Date of Award


Degree Type


Degree Name

Departmental Honors


Political Science


The United States Senate is one of the major legislating forces in the United States and can make policy impacts that can have significant impacts for the entire nation. The two major political parties in the U.S. have significant influence on the members of this body, yet they are elected to represent each of the different states. Previous research has shown that states and districts can vary significantly in their political leanings and preferences, even from the party that is considered the majority in that area. The purpose of this study is to investigate several forces that may influence members' of the U.S. Senate voting patterns - specifically how frequently they vote with their party. The main variables in question are the individual state ideology and the state ideological heterogeneity, or how diverse the ideological viewpoints are of those in each state. Other factors used in this analysis are the ideology and ideological heterogeneity of each of the major political parties in the state, the previous election margins of victory for incumbent Senators, and leadership positions of the Senators. Over the course of this research, it was found that there are major differences between the two parties in how they respond to each of these variables. Republicans were more responsive to increases in homogeneity among their constituents. Democrats didn't seem to respond at all. Both parties did vote more frequently with their parties as they became ideologically extreme. Overall, this study has important implications for how individuals are represented by their elected officials, how changing political demographics may affect representation, and it gives greater insight into how U.S. Senators choose to balance competing interests.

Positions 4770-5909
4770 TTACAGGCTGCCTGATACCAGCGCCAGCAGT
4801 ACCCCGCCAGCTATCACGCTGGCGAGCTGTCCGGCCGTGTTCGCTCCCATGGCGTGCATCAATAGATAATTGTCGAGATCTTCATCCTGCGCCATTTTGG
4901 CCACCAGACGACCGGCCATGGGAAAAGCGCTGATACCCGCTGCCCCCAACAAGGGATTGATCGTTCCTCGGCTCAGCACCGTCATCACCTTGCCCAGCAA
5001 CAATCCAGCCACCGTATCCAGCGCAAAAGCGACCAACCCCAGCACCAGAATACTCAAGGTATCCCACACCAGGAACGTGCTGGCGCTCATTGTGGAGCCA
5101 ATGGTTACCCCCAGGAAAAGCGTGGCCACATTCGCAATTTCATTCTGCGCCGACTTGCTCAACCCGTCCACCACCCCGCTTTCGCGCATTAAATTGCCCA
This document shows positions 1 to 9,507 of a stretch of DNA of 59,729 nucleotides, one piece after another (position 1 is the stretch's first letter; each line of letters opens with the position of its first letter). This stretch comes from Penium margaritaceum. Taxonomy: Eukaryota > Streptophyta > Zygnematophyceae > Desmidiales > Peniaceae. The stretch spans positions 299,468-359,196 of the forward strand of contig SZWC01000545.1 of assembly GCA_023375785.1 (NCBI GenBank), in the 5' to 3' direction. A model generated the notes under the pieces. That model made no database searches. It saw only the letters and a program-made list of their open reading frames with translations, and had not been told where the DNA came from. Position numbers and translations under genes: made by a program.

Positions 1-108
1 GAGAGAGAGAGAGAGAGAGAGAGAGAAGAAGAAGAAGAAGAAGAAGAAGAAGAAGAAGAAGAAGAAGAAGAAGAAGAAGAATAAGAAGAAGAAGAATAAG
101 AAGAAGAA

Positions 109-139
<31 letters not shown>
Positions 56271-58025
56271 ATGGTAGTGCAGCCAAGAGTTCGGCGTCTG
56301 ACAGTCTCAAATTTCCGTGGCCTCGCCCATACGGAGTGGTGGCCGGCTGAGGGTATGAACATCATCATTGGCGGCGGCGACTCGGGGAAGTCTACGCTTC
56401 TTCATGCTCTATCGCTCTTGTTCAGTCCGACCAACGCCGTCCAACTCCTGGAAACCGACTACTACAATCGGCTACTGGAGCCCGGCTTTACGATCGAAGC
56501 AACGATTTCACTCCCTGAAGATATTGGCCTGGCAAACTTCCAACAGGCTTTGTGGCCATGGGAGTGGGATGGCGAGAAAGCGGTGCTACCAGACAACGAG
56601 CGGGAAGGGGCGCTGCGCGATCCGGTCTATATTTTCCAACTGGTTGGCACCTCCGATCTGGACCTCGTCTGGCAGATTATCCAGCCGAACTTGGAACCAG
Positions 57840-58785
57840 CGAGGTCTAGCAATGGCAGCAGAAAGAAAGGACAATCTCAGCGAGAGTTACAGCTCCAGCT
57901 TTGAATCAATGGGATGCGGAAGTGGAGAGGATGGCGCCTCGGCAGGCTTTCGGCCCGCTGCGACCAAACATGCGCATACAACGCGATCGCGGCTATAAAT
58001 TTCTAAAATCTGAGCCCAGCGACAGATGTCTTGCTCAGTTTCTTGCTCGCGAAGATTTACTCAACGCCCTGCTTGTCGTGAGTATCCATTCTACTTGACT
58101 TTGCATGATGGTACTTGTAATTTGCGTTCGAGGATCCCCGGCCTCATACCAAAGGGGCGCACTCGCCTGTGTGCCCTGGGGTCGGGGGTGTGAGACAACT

Faculty Mentor

Damon Cann

Departmental Honors Advisor

Michael Lyons

Capstone Committee Member

Veronica Ward